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  • Joshua Morganstein

Rebuttal: CMC’s Mission Complements the Liberal Arts

Photo by Anibal Ortiz

In a recent article for The Forum, Henry Long argues that CMC’s pre-professional focus stands at odds with its liberal arts mission. While articulated forcefully, a close analysis reveals his argument’s surprising lack of merit. CMC’s pre-professional focus not only does not detract from its liberal arts orientation—it serves to enhance it.

In his article, Henry begins by distinguishing liberal arts from the servile arts, positing that liberal arts ought to be concerned with intrinsically valuable knowledge. He cites an observation made by Professor David Corey: “Only at a great liberal arts college do we find people engaged in history, science, physics, music, and art as ends in themselves, not as a prelude to a job or a stepping stone to ‘success.’” Yet, I would argue, that is exactly what is found at CMC. By virtue of the GE system, Literature majors learn to take derivatives and Math majors learn to read poetry. Both may drag their feet when confronted with such realities, but it is a reality at CMC nonetheless. All in the same day, you can find Data Science majors debating politics, IR majors enjoying literary theory courses, Physics majors playing music in Marks Hall’s basement, and future investment bankers listening to an Athenaeum talk. There is no evidence that CMC’s offerings geared toward professional success detract from the vibrant culture of learning on campus.

Henry’s next claim is that a liberal arts education ought to transcend a deliberation of means to achieve a goal and include a deliberation of ends and values. While I do not disagree with his premise, Henry’s further analysis suffers from the notable disadvantage of being an inaccurate representation of student life at CMC. For example, in the College’s PPE (Philosophy, Politics, and Economics) program, students engage in interdisciplinary studies to not only evaluate what policies best achieve a goal but also whether or not that goal is politically feasible or even valuable. Rather than an outlier, this method of inquiry is found in every corner of campus, from the classroom to career coaching. The principal dividing line between those who pursue intrinsically valuable knowledge and those who do not is not the level of engagement in pre-professional activities, but rather the level of value one places on intrinsically valuable knowledge. The addition of a pre-professional focus, then, serves not as a detriment to the liberal arts, but as one more facet of excellence that the Renaissance student can pursue.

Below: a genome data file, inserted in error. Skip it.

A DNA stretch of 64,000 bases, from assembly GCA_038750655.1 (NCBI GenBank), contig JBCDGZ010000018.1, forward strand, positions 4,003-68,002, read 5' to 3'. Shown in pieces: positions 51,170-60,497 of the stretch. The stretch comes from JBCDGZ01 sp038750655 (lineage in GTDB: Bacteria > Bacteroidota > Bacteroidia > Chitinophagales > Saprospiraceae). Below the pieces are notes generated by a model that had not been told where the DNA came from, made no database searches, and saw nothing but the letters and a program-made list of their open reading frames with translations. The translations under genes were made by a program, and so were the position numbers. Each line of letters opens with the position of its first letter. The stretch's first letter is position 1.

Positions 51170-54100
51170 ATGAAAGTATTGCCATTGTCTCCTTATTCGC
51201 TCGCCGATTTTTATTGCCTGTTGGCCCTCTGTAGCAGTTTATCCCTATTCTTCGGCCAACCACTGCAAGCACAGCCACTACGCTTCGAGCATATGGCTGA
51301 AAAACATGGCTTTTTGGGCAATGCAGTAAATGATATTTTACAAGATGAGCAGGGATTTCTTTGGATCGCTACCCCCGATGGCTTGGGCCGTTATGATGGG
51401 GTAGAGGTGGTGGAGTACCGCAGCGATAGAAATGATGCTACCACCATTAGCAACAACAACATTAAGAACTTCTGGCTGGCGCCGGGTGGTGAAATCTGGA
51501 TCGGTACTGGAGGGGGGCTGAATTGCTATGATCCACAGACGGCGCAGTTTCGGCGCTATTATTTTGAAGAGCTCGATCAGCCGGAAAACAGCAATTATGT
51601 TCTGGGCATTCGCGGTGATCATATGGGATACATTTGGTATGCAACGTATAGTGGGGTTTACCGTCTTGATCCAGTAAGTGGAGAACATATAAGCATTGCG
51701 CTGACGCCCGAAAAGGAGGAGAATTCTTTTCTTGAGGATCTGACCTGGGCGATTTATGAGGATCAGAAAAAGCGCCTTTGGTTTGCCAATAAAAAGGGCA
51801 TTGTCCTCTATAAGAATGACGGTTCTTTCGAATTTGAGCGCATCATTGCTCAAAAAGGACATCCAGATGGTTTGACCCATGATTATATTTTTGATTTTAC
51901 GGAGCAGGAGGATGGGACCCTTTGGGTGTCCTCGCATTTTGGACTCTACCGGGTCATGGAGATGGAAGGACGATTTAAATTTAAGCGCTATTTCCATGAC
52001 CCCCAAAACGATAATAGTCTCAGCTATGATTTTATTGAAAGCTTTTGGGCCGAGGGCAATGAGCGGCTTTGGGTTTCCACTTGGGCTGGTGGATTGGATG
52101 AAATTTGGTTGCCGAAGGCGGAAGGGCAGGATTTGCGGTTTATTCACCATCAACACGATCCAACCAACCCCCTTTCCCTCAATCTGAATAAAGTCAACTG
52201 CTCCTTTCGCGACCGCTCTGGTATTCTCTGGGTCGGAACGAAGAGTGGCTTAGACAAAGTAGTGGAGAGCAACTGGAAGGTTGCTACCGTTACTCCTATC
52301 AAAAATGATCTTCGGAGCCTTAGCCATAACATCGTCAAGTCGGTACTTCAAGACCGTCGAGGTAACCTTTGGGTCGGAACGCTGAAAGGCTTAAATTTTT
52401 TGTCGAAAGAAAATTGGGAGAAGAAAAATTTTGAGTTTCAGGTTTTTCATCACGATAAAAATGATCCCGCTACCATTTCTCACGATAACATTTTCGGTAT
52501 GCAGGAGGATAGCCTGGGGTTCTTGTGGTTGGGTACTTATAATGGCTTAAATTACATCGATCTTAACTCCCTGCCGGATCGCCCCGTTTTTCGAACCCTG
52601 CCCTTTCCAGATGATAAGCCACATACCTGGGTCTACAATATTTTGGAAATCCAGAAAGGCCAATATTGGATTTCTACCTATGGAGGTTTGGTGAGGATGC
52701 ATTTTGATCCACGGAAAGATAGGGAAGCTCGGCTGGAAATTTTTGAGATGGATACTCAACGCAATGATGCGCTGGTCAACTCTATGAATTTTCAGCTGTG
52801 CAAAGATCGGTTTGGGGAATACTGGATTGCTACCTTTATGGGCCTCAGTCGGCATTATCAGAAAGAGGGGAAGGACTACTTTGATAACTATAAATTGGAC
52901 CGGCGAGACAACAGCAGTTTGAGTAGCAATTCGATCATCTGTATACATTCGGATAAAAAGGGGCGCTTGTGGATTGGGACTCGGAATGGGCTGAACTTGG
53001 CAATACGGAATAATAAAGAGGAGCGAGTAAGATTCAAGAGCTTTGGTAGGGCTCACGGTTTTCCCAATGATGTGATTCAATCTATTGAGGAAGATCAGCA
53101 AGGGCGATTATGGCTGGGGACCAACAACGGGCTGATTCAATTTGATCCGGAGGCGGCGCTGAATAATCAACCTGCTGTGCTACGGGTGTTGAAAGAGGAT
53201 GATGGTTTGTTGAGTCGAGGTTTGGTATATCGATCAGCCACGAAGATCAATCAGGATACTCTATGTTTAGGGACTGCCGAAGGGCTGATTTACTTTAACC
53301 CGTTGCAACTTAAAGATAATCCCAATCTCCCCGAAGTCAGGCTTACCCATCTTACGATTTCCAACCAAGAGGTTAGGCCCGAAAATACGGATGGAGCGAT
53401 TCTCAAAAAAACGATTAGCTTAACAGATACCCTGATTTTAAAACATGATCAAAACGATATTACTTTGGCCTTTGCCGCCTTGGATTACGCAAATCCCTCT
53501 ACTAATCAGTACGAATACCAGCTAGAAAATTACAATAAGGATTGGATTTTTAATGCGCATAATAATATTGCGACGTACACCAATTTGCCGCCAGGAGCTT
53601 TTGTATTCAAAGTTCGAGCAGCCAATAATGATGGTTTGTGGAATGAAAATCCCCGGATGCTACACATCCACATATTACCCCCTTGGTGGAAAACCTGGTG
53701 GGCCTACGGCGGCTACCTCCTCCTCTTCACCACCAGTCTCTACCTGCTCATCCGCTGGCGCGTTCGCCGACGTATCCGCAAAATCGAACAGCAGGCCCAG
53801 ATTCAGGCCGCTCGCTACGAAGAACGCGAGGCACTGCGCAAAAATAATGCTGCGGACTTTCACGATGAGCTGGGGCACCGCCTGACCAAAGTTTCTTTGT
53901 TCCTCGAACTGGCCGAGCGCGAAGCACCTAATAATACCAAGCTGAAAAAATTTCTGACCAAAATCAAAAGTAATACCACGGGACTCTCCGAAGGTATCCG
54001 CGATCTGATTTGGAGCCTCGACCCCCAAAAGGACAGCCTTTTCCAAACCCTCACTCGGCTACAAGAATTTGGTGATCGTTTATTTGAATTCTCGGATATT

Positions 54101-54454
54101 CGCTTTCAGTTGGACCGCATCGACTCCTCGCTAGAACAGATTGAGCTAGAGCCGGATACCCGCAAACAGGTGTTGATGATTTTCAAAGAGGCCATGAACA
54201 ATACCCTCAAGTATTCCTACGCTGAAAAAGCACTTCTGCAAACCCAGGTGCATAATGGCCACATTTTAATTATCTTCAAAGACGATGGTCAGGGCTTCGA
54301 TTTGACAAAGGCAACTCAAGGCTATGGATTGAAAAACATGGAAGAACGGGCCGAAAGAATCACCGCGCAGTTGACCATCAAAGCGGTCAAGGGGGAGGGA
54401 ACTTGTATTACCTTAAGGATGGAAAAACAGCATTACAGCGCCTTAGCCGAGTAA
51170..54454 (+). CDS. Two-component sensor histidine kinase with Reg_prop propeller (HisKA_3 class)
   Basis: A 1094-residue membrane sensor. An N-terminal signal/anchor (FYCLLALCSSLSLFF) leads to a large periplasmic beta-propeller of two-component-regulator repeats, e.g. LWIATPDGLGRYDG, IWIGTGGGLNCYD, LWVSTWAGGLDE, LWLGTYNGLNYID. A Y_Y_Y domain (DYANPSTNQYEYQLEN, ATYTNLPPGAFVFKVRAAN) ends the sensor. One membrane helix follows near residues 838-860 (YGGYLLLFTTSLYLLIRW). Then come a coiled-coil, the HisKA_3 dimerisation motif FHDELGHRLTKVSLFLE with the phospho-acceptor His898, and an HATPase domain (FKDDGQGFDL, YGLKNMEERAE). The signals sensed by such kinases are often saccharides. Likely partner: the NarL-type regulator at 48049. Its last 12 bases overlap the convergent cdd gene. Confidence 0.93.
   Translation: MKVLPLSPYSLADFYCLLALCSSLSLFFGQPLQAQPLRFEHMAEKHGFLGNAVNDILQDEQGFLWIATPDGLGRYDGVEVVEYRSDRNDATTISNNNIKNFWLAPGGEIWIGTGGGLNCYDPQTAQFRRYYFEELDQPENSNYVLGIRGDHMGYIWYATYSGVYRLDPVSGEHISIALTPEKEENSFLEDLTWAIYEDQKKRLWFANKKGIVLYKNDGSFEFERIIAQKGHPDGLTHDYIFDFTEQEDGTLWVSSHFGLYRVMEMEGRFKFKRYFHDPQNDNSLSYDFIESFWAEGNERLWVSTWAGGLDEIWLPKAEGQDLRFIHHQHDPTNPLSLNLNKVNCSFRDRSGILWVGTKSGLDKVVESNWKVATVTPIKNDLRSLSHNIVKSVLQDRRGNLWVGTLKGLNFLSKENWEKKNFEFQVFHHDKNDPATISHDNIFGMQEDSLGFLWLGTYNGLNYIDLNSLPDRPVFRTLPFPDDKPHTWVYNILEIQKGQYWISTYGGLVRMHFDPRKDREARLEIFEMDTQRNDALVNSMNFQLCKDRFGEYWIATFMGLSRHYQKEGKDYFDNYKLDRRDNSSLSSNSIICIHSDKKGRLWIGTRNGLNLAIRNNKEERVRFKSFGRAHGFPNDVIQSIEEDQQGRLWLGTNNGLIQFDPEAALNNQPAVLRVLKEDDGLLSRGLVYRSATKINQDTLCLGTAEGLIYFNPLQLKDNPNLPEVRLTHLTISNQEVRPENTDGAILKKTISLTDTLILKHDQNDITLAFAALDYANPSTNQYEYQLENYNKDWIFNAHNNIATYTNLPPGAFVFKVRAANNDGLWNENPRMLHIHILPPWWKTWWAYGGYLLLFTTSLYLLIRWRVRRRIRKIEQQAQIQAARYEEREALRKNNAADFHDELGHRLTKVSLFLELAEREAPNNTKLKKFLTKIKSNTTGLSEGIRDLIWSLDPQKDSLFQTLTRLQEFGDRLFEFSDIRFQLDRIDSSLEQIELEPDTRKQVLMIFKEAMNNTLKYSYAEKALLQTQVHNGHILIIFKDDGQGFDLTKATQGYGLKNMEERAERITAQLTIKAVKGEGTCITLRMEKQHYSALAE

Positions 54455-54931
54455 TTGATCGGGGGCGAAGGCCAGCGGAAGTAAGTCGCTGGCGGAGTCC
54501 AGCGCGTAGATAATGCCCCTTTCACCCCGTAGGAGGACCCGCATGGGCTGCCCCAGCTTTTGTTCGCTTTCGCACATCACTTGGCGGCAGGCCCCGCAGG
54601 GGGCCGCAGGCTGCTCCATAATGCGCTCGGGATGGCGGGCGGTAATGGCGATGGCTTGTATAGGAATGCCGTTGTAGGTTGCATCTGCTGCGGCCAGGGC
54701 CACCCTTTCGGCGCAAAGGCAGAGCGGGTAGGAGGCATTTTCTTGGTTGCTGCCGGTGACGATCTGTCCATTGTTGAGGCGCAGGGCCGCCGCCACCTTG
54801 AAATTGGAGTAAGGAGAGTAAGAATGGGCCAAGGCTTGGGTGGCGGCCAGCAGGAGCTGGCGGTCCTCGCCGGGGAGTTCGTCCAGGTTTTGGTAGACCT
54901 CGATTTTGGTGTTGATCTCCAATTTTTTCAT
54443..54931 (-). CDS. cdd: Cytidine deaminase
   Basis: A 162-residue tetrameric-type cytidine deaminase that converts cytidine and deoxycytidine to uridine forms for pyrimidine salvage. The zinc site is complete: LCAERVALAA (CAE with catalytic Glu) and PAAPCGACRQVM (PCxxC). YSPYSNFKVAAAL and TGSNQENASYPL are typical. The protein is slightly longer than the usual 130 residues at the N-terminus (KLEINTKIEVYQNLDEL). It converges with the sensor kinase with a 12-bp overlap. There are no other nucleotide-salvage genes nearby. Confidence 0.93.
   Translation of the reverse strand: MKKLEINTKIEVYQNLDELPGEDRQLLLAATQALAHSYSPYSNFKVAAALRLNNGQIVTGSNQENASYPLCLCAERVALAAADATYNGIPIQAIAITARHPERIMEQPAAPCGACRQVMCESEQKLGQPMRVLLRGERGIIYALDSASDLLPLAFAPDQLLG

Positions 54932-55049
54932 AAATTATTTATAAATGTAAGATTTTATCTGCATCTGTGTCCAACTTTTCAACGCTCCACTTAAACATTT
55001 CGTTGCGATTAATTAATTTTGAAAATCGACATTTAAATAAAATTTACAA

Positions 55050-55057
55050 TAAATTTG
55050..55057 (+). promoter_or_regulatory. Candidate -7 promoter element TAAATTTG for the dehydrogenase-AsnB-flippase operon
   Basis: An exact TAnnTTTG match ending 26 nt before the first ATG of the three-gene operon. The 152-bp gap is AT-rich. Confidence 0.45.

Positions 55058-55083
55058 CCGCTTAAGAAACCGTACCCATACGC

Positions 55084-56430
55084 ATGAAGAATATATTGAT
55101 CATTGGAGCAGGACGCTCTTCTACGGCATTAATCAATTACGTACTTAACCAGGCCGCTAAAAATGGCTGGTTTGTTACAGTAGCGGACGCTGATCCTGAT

Lastly, let us turn to Henry’s claim that CMC’s motto — crescit cum commercio civitas — runs contrary to its liberal arts mission because it constitutes an institutional stance on a political issue. Specifically, Henry writes: “The motto makes debatable claims about the nature of civilizational flourishing and the value of commerce” and that it is “an affront to the liberal arts for a college to assert it dogmatically.” What his statement achieves in hyperbole, however, it lacks in ratiocination. To begin with, I hardly think a claim as apodictic and empirically verifiable as CMC’s motto constitutes a political expression of a debatable viewpoint. But even if it does, a liberal arts college can simultaneously teach students how to think while also expressing what it thinks, just as a liberal government can simultaneously promise freedom of expression while also espousing its own view. Henry not only concedes this point— he wrote a whole essay articulating it.

At the core of Henry’s argument is a profound skepticism of the compatibility of a liberal arts label with learning that is useful for external purposes. Yet “learning for the sake of doing” need not preclude “learning for the sake of learning.” In fact, it is often a prerequisite for it. College students will always be concerned about the professional world they will soon enter, regardless of their studies. Unfortunately, as documented by the Economist, liberal arts students are consistently outcompeted in the professional world by those who study economics or math at top universities. That trend forces students, especially those from underprivileged backgrounds, to abandon liberal arts altogether. CMC’s unique value proposition lies in offering pathways to lucrative professionals while maintaining a liberal arts posture. The College focuses on professional success precisely so that its students do not have to choose between financial success, making an impact, and pursuing purely intellectual ends.

Henry and I often spend our free time sparring over issues ranging from free speech absolutism to the utility of Rawls’s Theory of Justice. In a completely different sphere, we also both took advantage of CMC’s pre-professional resources to secure internships in the management consulting field. The two spheres have not conflicted with each other, and any suggestion that our professional pursuits detracted from our liberal arts endeavors or discussions of fundamental values is patently false. If anything, the security that stems from building a strong professional future frees up time and energy for more intellectual pursuits. This healthy duality need not be viewed as a jarring juxtaposition of two irreconcilable missions—rather, it should be celebrated as one of the features that make our college so special.

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